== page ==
So far, three cases of monkey pox have been confirmed in Sweden. The first case concerns a person in the Stockholm Region and in the second case – which was reported on Wednesday – it concerns a person in the Västra Götaland region. On Monday, the Swedish Public Health Agency stated that another person in the Stockholm Region had been confirmed infected.

The government is now announcing that Sweden will participate in a planned procurement of Imvanex – a vaccine that was initially developed against smallpox, but also protects against monkey smallpox. The vaccine is approved within the EU.

There are also plans to participate in a planned procurement of the antiviral drug Tecovirimat, which can be used against smallpox.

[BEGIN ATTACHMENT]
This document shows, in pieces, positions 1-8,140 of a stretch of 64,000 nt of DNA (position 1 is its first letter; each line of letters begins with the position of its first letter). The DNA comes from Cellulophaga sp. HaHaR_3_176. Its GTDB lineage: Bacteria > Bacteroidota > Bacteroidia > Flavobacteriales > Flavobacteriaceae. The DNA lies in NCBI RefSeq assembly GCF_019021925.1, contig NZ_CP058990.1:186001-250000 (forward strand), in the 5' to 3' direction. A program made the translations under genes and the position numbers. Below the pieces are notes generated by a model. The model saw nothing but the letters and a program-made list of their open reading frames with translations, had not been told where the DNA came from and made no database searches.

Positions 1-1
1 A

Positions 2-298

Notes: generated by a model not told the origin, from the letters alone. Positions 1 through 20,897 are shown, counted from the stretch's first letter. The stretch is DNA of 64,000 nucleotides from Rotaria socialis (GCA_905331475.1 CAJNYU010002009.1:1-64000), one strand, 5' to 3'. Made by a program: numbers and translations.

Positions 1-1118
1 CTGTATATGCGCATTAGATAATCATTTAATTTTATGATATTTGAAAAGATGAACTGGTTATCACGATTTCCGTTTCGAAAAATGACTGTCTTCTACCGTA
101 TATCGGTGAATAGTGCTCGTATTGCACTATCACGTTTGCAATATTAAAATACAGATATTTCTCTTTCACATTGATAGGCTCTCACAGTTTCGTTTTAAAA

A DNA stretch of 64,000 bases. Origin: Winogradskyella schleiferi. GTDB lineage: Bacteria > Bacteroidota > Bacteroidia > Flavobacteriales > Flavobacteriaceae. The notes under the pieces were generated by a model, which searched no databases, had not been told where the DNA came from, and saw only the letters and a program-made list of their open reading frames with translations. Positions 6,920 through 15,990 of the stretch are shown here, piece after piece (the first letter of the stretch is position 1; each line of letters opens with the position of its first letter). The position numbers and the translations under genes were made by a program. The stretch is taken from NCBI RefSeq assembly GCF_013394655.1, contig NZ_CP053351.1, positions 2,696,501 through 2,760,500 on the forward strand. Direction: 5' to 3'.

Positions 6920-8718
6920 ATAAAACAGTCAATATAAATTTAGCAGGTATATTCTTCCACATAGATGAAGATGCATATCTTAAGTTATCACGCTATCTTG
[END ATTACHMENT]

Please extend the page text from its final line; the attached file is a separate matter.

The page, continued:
The Swedish Public Health Agency and the National Board of Health and Welfare are now reviewing which volumes of vaccines and medicines may be relevant for Sweden.

– EU-joint purchases of vaccines and medicines served us well during the pandemic and can now do it again, says Minister of Social Affairs Lena Hallengren (S), in a press release.

Since 20 May, monkey pox has been classified as a general dangerous disease, which means that infection control measures such as infection tracing and rules of conduct can be used to limit the spread. By May 25, a total of 118 cases of monkey pox had been confirmed in the EU, according to the European Agency for Communicable Disease Control (ECDC).